Take a moment and notice: What does it feel like to be right?
I bet you can’t really tell. Because it just feels … normal.
I’m sure that you can answer much more easily what being wrong feels like. I’m guessing: Embarrassing, shameful, wanting to hide it from others … Right? Well, for what it’s worth: You’re not alone!
So let’s take this to the level of a company, or really any kind of group where you and many others come together who also feel that they’re right most of the time. Here’s the thing:
It’s not being wrong that creates deadlock in companies. It’s being right – and while the deadlock of rightness happens at every level, it’s particularly dangerous to the company’s well-being if it happens on the board level.
Imagine yourself at a board meeting:
The feeling of being absolutely certain is what has one leader argue that the only way to stay profitable is to outsource the call centre while another leader is absolutely certain that AI is the only solution that will work in the long term. They both cannot believe that the others are not getting it!
As if it was possible to know for sure today what strategy will turn out the right one for the organisation. Today really no one can have the full picture in our ever less predictable and linear, but ever more complex and fast changing environment. Let’s get back to that board meeting. This might not be your remit and responsibility, it doesn’t affect you, and you might just be sitting there thinking “Get a grip on it, and let’s make a decision, either way!”
But far from it: Both leaders gather all the arguments they can think of to prove that they’re right. What they’re really doing, though unconsciously, is nothing but pretending that their opinion is the result of rational arguments, well thought through.
Alas, neuroscience has brutally dismantled this as illusion. What’s really happening is that they’re acting on emotions. They don’t even know it, because they’ve come up with the reasoning behind their opinion too fast for even themselves to notice that they’re not getting emotional because they’re right. They’re not getting emotional because the board would make a huge mistake by investing into the other leader’s suggestion.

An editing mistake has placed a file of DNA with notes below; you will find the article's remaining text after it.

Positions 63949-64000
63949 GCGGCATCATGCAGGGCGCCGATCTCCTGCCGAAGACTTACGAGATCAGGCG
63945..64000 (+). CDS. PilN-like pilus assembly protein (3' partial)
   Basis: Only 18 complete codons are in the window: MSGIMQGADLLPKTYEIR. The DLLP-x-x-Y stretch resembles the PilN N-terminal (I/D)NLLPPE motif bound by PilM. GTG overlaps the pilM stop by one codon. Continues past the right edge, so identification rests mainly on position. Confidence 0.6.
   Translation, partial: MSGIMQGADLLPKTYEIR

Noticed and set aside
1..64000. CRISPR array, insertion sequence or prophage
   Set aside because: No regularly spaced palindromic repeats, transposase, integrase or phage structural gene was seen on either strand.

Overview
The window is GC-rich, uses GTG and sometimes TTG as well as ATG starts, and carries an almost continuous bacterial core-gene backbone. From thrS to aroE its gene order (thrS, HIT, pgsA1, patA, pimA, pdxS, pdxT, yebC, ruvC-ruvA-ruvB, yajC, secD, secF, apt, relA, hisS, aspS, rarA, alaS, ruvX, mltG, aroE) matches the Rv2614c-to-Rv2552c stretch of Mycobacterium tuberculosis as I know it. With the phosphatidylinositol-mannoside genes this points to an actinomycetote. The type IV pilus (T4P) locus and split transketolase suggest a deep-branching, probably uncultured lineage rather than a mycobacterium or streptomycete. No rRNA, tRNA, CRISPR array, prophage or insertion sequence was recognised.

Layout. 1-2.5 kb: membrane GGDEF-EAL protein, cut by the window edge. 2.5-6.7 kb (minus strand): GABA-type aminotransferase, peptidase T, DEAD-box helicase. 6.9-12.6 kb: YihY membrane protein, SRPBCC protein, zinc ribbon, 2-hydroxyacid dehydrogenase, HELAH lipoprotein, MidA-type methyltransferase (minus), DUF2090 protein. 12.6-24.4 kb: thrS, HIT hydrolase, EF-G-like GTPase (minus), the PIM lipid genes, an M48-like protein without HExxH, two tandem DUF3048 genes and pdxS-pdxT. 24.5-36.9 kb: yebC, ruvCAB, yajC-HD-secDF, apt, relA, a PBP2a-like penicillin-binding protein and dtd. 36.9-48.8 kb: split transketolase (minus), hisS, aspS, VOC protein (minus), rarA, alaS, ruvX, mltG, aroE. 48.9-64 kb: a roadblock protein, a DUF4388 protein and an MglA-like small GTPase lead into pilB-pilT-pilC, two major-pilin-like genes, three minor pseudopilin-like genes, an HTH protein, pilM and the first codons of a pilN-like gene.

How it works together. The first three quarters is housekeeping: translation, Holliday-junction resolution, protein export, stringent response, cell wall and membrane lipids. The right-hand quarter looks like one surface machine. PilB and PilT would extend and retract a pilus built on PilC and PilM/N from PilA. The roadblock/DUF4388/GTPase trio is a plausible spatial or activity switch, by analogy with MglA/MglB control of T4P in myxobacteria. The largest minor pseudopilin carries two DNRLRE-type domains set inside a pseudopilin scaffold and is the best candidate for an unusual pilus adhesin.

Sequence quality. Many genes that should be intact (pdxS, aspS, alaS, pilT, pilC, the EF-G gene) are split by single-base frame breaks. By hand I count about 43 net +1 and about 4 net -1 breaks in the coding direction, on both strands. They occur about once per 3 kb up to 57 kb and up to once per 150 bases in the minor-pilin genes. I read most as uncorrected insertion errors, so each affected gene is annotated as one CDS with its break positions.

What really happens is that they act on an emotion in the first place, and now they’re building a case for their emotion led opinion.
When you look at this deadlock from this point of view, it would actually help everyone to take a deep breath and recover to become curious once more. This would allow the board to look at the stories of how to respond to market pressures together and perhaps add another one or two alternative stories which may also be equally valid.
This in turn might lead to experimenting with both a small call centre and a small AI pilot project, and to stay open to a third and perhaps even better way that might evolve from these experiments.
Stopping “being right” is what leading in a complex world needs from leaders. It’s one way of getting a deadlocked organisation back on track.
It’s simple, but everyone involved needs to understand what’s happening, and to choose owning up to their sense of certainty as an emotion. And that of course can be hard.
Let’s take this back to you. Here’s what you need to know.
Certainty is an emotion. It’s a cousin of fear and anger. And it leads you to not take in information that challenges your way of thinking.
You automatically look at the world through the lens of your life’s experiences. Others have different experiences, thus a different lens, and so they may interpret “the facts” in a startingly different way than you. (Think Trump, vaccination, …)
This dynamic happens on a large scale in organisations.
The way out of deadlock is to outsmart your automaticity and to actively look for data that can proof you wrong.
It’s what good leaders do. To learn more about how to evolve into a leader for a complex environment, read about this case and others in Jennifer Garvey Berger’s Unlocking Leadership Mindtraps: How to Thrive in Complexity.